When J. Kameron Carter, one of the more compelling theologians of black spirituality today, was asked about the shooting of Trayvon Martin, he argued that Christianity must “reckon with the fact of how our churches in many ways reproduces the very social structures that created the conditions for what happened.” The world in which we live, he continues, is “built on a logic of separation, wants to manage who belongs to who, how social belonging can work.” Race is a “social management” and a “conceptuality” to dictates those to whom we belong and those from whom we are alienated.[1] When these social orderings come under interrogation, it compels racially-oriented societies to redraw lines and networks.

In W. Paul Reeve’s book, Religion of a Different Color: Race and the Mormon Struggle for Whiteness, we see exactly how tenuous of a conceptuality race is, how fluid and porous it can be. Two generations of critical race theory have taught us nothing else, it has shown us that race can mean everything and nothing, depending entirely the forces circulating the racial communities in question. Reeve argues that Mormonism represented more than a strain of religiosity in nineteenth-century America; it also served as a prism revealing how complex racial attitudes could be.

Reeve’s work dovetails–and in some ways, contrasts–nicely with James O’Toole’s work, Passing for White: Race, Religion, and the Healy Family, 1820-1920, in which O’Toole uses the family history of the Irish immigrant, Michael Healy and his slave wife, Eliza Healy to show how a mixed race family could convince their social networks of their essential whiteness[2]. And certainly, if a partially African family could do it, then, at the least, racial identity was an arena for contestation as much as it was a system of categorization. Yet for the Healys, racial divisions continued to exist; theirs was to trade one racial identity for another. Reeve’s work illustrates that racial divisions were not reified in American society, but that Americans wanted them to be reified, and desperately so. They struggled to know who the Mormon people were, to categorize them, to map them out in the same way that any imperial power seeks to identify its subjects. But the theologians, statesmen, scientists, and pundits grasped through this maze of racial identity in vain, finding themselves stumbling over themselves and their own assumptions rather than coming to know who the Mormons actually were.

Reeve argues that Mormonism troubled white Americans not merely as a religious system but as an alternate, almost-incomprehensible racial identity. Though Joseph Smith was a thoroughly Anglo-Saxon child of Puritan stock, declaring revelations and compiling them into holy volumes placed him squarely in the “Oriental” tradition as white Americans imagined it. When the poor, white Saints of Missouri fraternized with the poor blacks of Missouri, local papers recoiled at the sight, calling the Saints nothing better than “black Mormons.” As Reeve shows, whiteness extended beyond visual cues for nineteenth-century Americans. For most Americans, whiteness was a way of life, a way of speaking, and a way of worshipping. As Reeve observes, “those Americans who racialized Mormons did not neatly organize their views in ways that always fit into one child or another’s family tree.” Americans simply “did not always know how to think about Mormons and race” and “shift[ed] almost randomly between racial groups with no firm notion of a specific racialization in mind” (13). Mormons did not do the things expected of white Americans; this much was sure. The ambiguity left  white commentators seeing the Mormons less as fellow whites and rather, some kind of racial outcast that  had forfeited the right their right of access to white privilege. So a multi-theater war for whiteness it was, as the Saints fielded attacks on their racial identity from all quarters.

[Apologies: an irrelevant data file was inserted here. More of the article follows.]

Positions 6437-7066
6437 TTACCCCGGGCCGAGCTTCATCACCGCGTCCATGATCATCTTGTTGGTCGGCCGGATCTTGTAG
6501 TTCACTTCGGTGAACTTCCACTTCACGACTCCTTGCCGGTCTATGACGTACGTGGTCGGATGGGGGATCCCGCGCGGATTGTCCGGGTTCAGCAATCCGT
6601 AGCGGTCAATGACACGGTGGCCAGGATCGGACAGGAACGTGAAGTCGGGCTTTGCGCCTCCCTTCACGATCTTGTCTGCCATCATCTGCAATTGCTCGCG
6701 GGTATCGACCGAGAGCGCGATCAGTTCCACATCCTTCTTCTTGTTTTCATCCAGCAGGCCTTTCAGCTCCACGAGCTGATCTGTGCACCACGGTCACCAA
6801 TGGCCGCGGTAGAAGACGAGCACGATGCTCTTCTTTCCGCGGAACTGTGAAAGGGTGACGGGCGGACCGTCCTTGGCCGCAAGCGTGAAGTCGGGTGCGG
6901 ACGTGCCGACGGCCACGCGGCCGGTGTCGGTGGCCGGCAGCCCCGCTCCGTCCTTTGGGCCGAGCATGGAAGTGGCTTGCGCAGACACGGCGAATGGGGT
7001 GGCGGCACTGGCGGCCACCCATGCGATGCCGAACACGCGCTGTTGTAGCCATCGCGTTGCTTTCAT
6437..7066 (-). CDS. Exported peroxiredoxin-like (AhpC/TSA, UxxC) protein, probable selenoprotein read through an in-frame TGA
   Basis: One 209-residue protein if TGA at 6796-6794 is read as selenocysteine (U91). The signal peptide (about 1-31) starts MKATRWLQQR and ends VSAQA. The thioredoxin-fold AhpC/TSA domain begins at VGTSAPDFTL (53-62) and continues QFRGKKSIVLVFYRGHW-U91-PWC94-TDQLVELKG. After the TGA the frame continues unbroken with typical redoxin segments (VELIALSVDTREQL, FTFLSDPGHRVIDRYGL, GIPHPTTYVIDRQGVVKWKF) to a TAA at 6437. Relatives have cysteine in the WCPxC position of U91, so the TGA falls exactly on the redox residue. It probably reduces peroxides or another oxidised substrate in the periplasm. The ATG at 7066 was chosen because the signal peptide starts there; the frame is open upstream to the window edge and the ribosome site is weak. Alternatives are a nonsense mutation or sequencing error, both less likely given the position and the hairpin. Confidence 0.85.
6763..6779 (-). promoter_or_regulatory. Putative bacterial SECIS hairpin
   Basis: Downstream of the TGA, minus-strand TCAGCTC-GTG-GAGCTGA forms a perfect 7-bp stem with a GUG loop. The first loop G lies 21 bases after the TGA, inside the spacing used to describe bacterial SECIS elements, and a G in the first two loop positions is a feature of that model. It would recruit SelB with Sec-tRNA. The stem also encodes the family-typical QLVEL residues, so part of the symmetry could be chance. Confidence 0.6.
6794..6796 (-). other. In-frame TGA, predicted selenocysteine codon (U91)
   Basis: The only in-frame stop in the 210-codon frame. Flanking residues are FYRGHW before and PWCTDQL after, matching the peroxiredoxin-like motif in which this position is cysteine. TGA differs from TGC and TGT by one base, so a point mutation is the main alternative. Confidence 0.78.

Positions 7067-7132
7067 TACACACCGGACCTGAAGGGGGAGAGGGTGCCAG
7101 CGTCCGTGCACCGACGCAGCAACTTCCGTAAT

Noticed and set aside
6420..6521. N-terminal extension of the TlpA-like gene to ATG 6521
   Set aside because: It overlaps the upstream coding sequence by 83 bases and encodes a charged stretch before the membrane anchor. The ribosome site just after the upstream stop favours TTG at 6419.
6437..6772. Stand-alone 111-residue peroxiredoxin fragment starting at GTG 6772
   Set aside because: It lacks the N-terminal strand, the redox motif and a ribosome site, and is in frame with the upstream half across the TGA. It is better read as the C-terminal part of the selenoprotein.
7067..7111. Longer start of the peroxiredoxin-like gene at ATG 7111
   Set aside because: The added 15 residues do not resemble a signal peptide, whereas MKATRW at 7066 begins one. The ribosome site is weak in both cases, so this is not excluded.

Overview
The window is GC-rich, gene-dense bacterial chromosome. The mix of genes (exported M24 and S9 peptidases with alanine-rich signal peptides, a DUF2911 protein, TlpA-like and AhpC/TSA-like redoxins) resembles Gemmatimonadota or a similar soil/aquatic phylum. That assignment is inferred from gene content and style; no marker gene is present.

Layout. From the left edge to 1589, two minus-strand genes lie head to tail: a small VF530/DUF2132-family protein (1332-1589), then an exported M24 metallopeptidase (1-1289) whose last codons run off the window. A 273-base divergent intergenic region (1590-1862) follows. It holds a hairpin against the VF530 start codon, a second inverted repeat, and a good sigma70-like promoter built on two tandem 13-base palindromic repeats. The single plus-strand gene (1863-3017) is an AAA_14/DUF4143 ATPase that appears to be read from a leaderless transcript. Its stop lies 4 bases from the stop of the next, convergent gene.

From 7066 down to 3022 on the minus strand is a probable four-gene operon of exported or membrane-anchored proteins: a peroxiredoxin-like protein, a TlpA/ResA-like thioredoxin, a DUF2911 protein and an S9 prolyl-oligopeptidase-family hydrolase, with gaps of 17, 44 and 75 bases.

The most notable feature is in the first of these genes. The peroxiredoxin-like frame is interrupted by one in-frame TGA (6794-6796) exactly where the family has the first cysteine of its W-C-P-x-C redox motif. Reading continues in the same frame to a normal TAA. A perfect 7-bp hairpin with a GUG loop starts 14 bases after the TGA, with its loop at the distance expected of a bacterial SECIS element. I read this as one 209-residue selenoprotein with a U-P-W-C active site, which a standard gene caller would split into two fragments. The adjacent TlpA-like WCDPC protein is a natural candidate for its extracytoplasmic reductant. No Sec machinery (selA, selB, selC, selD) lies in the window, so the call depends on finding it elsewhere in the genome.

Reeve dissects Mormons’ nineteenth-century racial identity into three categories: “Red,” “Black,” and “Oriental.” The first category derived from Mormons’ distinctive (though not unique) theology and relationship regarding the indigenous American populations.   As believers in an America upheld by indigenous peoples, Mormons rejected the assumptions about Anglo-Saxon expansion throughout the American continent.

The second lens Reeve uses—blackness—highlights that enigma of a subject, the Mormon relationship with the black community. Few are the topics in Mormon history in which the deficiency of public awareness has proven so resilient or enduring. Reeve does an excellent job of situating Mormon racial attitudes towards peoples of African descent against the broader Mormon impulse to respond to the onslaught of racial attacks leveled against them by commentators looking to associates Mormons with racial impurities. His treatments of the priesthood restriction, interracial marriage, and slavery in Mormon society are concise and well-researched. Yet the Mormons’ closeness to the black population was a superficial connection, at best. In 1833, when Missourians mobbed Jackson County Mormons in part for Phelps’ invitation to blacks to come to the state, it did not take long for Phelps to distance himself from the black community. Within a few months, he had declared an exclusionary policy against all blacks and by 1851, Phelps had embraced a pro-slavery platform with some vigor.[3] In the wake of the 1838 persecutions, Parley P. Pratt wasted no time in attempting to show Mormons were an essentially white religious community, with almost no black members. Reeve is right, then, to depict race as a conversation defined by conflict rather than clarity. Mormons reacted, retrenched, and responded—far more than they declared, decreed, and heralded.